She also recommended that schools postpone school assemblies and athletic events. Shortly after she spoke, the Utah High School Activities Association announced it had suspended the state debate tournament planned for the weekend and all statewide activities for two weeks, beginning Monday.

"I must reiterate to all schools: Please do not attempt to close a school unless your local health officers have been working with you and helping direct you to do so," Dickson said. "Closing a school out of anxiety or fear and not because of a health officer in collaboration, who deems it necessary, can have ripple effects. Not just throughout your community, but throughout the entire state."

Murray School District

Murray School District officials say the decision to close its schools came after officials became aware of "potential direct contact exposure to COVID-19 within the district."

In a prepared statement, district officials said they were made aware of this contact Thursday morning and that schools will be closed starting Friday. In addition, parents were allowed to pick up their students early Thursday if they chose.

They added students and teachers who may have had direct contact with the individual haven't shown signs or symptoms of having the novel coronavirus.

"However because we are concerned about the health and safety of our students and staff, we are exercising an abundance of caution," the statement says.


Utah Catholic Schools

Beginning on Friday, all Catholic schools in Utah will hold classes remotely, Mark Longe, superintendent of Utah Catholic Schools announced via email on Thursday. Individual schools will reach out to parents and provide further instruction for students.

Students will work remotely through the end of the month. There are no confirmed COVID-19 cases in any of the schools, however, some parents and students are under quarantine for possible exposure to the virus.

"Thank you in advance for your understanding and patience during this difficult time, and we ask that you join me in prayer for a quick end to this crisis," Longe wrote in an email to parents.


Higher education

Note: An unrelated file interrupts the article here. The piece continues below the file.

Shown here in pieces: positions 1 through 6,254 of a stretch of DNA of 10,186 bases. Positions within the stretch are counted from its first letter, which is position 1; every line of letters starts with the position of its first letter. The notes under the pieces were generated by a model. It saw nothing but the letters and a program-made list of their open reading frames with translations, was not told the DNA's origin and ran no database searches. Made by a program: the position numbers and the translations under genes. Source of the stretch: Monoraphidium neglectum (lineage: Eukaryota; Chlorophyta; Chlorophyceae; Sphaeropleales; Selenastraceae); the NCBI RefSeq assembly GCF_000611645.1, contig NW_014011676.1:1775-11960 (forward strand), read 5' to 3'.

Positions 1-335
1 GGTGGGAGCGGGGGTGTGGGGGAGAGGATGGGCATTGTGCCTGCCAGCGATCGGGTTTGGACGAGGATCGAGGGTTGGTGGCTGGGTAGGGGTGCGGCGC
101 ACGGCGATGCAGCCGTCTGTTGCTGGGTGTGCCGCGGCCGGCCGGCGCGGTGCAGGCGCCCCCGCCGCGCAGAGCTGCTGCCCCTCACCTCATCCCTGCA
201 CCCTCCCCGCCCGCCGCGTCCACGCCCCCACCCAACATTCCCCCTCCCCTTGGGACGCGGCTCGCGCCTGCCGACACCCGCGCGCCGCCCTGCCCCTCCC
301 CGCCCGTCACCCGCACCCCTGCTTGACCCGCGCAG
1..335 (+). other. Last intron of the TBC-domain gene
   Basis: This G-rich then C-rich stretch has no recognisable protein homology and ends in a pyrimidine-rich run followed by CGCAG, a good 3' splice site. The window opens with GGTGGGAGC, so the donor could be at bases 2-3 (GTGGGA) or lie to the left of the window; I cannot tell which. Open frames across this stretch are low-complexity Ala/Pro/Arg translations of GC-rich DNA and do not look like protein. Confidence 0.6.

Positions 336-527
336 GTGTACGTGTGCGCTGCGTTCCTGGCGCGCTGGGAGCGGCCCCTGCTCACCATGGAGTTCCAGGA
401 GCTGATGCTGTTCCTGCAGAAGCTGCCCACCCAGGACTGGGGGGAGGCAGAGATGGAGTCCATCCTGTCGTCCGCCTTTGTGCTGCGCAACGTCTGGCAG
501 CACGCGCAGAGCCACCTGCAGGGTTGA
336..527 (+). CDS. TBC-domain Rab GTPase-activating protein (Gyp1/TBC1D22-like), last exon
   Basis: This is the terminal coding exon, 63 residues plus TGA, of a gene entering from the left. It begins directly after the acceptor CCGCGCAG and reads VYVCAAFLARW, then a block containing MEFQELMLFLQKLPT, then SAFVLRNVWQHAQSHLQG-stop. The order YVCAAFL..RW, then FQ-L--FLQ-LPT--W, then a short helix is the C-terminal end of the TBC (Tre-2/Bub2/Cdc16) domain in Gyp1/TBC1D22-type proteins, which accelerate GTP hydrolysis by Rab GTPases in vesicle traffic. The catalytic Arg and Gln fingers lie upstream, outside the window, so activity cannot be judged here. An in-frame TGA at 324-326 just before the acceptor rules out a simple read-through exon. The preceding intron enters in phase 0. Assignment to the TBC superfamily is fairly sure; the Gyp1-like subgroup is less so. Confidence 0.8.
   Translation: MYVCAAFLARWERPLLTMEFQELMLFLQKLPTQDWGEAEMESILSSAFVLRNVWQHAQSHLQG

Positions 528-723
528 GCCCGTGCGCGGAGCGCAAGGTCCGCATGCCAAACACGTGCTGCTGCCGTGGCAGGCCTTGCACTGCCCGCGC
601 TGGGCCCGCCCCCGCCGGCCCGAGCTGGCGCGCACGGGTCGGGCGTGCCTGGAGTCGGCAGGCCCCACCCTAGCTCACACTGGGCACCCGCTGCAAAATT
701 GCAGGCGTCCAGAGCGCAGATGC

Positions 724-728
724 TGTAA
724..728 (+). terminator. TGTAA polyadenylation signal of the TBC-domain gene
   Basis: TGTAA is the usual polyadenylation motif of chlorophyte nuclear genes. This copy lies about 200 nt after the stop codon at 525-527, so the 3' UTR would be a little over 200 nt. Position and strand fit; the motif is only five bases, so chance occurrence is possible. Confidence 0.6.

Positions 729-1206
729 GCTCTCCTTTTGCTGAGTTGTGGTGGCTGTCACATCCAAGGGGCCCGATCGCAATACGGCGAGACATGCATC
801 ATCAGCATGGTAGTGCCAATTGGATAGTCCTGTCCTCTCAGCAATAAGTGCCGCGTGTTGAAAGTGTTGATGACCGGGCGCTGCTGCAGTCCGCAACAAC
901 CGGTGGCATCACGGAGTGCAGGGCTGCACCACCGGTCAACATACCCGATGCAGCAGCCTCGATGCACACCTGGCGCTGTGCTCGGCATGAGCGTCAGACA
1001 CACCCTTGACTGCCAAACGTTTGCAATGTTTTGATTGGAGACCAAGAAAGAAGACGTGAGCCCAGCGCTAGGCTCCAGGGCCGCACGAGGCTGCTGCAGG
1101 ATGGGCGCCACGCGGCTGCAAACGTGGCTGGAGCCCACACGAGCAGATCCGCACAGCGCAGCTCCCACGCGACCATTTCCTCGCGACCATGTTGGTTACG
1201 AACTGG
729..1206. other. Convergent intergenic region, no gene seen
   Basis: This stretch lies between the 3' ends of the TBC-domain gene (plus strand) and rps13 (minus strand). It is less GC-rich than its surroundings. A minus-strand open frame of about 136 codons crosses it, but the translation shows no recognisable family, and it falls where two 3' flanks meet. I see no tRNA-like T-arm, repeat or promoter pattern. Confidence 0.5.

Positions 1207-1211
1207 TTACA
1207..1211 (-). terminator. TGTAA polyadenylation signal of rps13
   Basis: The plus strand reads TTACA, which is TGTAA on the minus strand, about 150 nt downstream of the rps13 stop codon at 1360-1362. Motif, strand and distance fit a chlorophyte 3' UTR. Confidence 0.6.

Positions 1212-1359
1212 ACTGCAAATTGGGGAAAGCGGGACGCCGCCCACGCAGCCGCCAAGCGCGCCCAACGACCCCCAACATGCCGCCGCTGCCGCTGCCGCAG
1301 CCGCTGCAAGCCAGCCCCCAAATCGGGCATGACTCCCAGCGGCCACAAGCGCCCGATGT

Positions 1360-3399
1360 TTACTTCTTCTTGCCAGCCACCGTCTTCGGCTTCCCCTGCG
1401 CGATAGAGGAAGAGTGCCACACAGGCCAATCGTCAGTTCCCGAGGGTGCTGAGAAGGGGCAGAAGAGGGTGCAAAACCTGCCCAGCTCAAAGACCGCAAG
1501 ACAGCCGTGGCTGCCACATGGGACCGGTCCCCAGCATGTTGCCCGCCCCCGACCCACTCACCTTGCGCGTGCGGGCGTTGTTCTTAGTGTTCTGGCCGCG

Citing Herbert's recommendations, several Utah universities and colleges announced closures and shifts to online courses instead of in-person courses.

"The safety of our students is just paramount," said Utah Board of Regents Chair Harris Simmons.

Officials said there has not been an official decision on commencement ceremonies at this time.

Brigham Young Univeristy

University officials tweeted that Friday, Monday and Tuesday classes at BYU's Provo and Salt Lake City campuses are canceled. Classes will resume remotely on Wednesday. College deans will communicate with departments regarding classes that can't be conducted remotely. Officials added that students should "consider leaving campus and returning home" for the remainder of the semester while continuing classes online.


LDS Business College

All in-person meetings are canceled for Monday and Tuesday and classes will begin again on Wednesday and conducted remotely, the school announced on Thursday. Online classes will continue as normal.

Commencement is canceled and a modified ceremony will be broadcast, details for which will be provided at a later date.

Out-of-state students or those not from Salt Lake City were given the option to return home, since all classes are now online. For students who choose to stay in town, on-campus services will still be available.

Weekly devotionals will no longer be held in-person but will be broadcast at 11:15 a.m. every Tuesday.